Fraser Coast – Fraser Island & Hervey Bay QLD
Prince Harry and Duchess of Sussex Woo Australia All Over Again
The Duke and Duchess of Sussex’s Australian visit has had a very positive effect not only on Australians but by millions of onlookers around the world. Prince Harry and his expectant wife, Meghan Markle have done the royal family proud and rightfully gained global respect. Their naturalness is without doubt the key to the success of this tour in Australia.
Although, the royal engagements are centred around the 4th Invictus games in Sydney, all of Australia have been touched by the tenderness of their relationship. It is obvious Harry and Meghan love each other deeply and they are not afraid to show and share their feelings with the world. Having good role models in our lives is essential and by example, this royal couple are making the difference around the globe.
Over and over again on this tour, we have been fortunate to witness the warmth that Harry and Meghan have shared with the people who they have interacted with. Who could forget seeing that little boy from drought-stricken Dubbo, who warm-heartily hugged and touched Harry’s beard and the overzealous bear hug that saw Harry lifted off his feet by the Invictus sailor. These are only two of the beautiful memories shared virally in the news and on social media world-wide. With a new royal baby due in the Spring, travelling across the equator and attending dozens of public engagements must be very tiring for the expectant, Duchess of Sussex.
Taking a Breather
Meghan opted to take a break from official duties while visiting Fraser Island, which is the largest sand island in the world. Due to the island’s proximity, large crowds were not expected, and it made good sense that Meghan take this opportunity to rest in one of the most gorgeous destinations in Queensland.
Things on Tour
The royal couple will spend a day and night on Fraser Island and hopefully get to relax on one of the white sandy beaches or a swim in Eli freshwater creek or perhaps enjoy a stroll through the lush Queensland rainforest. Part of Prince Harry’s royal duties on Fraser Island included dedicating part of the 206,000 acres of protected Fraser Coast rainforest to his grandmother, Queen Elizabeth as part on the Queen’s Commonwealth Canopy Conservation (QCC) program. Like father, like son, Prince Charles stayed on Fraser Island in 1994 at the end of his official tour and was also blown away by its beauty.
Prince Harry looked thrilled to be part of the welcome to country smoking ceremony on the banks of Lake McKenzie and chuffed to unveil a plaque dedicated to the K’gari forests as part of Queen’s Commonwealth Canopy Conservation program.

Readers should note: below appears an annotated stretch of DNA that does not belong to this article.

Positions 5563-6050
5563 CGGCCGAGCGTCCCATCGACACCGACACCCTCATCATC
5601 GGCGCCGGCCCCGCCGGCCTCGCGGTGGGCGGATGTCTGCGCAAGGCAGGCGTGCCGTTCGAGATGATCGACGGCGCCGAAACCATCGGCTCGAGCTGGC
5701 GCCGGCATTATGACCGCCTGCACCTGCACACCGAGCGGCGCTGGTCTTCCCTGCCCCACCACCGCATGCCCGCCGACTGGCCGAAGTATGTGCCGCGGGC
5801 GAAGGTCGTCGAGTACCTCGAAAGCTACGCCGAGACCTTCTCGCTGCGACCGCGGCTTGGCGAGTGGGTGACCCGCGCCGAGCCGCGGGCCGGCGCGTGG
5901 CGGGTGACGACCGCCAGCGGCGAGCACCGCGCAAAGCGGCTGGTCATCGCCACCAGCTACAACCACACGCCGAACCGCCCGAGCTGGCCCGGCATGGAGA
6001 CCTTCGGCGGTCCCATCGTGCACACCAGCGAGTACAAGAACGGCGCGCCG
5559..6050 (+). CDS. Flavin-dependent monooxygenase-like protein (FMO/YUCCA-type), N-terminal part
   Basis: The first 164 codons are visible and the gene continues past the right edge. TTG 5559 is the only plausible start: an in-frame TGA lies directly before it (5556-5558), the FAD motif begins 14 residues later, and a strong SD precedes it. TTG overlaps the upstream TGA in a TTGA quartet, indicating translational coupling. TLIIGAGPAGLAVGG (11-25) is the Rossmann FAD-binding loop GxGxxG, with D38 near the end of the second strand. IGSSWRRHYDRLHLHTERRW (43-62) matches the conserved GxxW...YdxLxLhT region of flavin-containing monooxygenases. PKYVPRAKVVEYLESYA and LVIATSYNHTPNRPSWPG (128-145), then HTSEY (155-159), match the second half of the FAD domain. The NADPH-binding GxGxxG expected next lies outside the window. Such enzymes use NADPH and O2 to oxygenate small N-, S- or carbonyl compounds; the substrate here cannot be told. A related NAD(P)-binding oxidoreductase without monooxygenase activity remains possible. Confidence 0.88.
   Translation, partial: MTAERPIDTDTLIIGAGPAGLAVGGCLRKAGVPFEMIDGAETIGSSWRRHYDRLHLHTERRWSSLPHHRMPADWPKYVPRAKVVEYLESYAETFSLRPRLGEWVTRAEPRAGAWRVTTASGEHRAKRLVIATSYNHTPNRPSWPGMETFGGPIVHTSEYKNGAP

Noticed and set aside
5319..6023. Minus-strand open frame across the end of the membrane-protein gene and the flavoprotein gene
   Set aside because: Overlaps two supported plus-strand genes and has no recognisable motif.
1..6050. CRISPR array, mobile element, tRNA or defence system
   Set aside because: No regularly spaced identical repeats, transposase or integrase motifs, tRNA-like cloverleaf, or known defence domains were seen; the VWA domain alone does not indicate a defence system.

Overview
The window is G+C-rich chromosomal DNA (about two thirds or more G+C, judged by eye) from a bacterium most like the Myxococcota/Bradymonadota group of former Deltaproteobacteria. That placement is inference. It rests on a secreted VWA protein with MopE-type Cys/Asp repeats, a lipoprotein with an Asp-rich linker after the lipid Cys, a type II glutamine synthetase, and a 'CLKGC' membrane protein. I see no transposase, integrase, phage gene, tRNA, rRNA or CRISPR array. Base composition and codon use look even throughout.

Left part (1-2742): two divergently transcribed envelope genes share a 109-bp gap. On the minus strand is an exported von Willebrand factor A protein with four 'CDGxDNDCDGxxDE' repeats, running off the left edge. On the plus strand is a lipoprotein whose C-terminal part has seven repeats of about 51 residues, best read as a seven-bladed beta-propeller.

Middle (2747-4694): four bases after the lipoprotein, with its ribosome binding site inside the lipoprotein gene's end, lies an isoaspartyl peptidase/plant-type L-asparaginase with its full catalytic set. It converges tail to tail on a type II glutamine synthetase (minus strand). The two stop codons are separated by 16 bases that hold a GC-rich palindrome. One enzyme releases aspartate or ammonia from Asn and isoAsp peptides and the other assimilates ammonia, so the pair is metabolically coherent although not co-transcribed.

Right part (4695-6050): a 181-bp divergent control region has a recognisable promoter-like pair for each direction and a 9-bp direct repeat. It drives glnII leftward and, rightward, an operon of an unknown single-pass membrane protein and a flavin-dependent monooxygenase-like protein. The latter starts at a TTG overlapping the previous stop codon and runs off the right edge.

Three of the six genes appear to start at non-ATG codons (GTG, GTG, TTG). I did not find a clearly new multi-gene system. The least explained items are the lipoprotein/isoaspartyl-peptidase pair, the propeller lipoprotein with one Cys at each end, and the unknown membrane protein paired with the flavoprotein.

Royal Couple Together Again
Later in the afternoon, the royal couple took a walk along Kingfisher bay jetty with Queensland Premier Annastacia Palaszczuk, before meeting the two hundred people who had gathered there to greet them. Fraser Island is already a popular Australian holiday destination and after the exposure surrounding the royal couple’s visit here, it is sure to become an international travel hotspot.
The Tour Continues…
The World Loves Harry
Who would have thought that Prince Harry would step up like he has and, take on so admirably some of the major responsibilities and duties of the royal family!
Like most Australians, I have thoroughly enjoyed sitting on the sideline, watching this adorable couple wave their magic wand over our nation and the world.
Fraser Island & Hervey Bay
Honeymoon, Babymoon, Family Holiday
Located 350k north of Brisbane, Hervey Bay is a laidback, peaceful and picturesque seaside city that originally attracted retirees. Today, the Fraser Coast region attracts an assortment of holiday makers including backpackers, campers, honeymooners, young families and retirees chasing warmer weather.
Hervey Bay is best known for whale watching and Fraser Island; the World Heritage area listed in 1992 with centuries of culture, tradition and history. The World Heritage listed island is frequently described as a natural wonder surrounded by salt water and formed entirely by sand, supporting more than 100 freshwater lakes and numerous freshwater streams and tributaries. This is a place where towering trees with three metre girth grow completely in sand; where a sandy highway doubles as a runway and a fishing hole and where dingoes roam free.
Largest Sand Island in the World
Fraser Island is the world’s largest sand island stretching over 120km. The subtropical island is 15km off the coast of Hervey Bay and accessible by boat, ferry, barge and 4WD vehicles only. Off-road campers are permitted, however 4WD caravans are discouraged. Fraser Island ferry and barge services, both vehicle and passenger, operate from Hervey Bay and Rainbow Beach daily to various points on Fraser Island. Visitors can take their own vehicle or hire one from Hervey Bay, Kingfisher Bay Resort and Village, and Inskip Point, Rainbow Beach.
Barges and ferries run frequently and travel times vary between 10 – 50 minutes depending on departure points. Vehicle and camping permits must be purchased before going to the island. Permits are available online: Click Here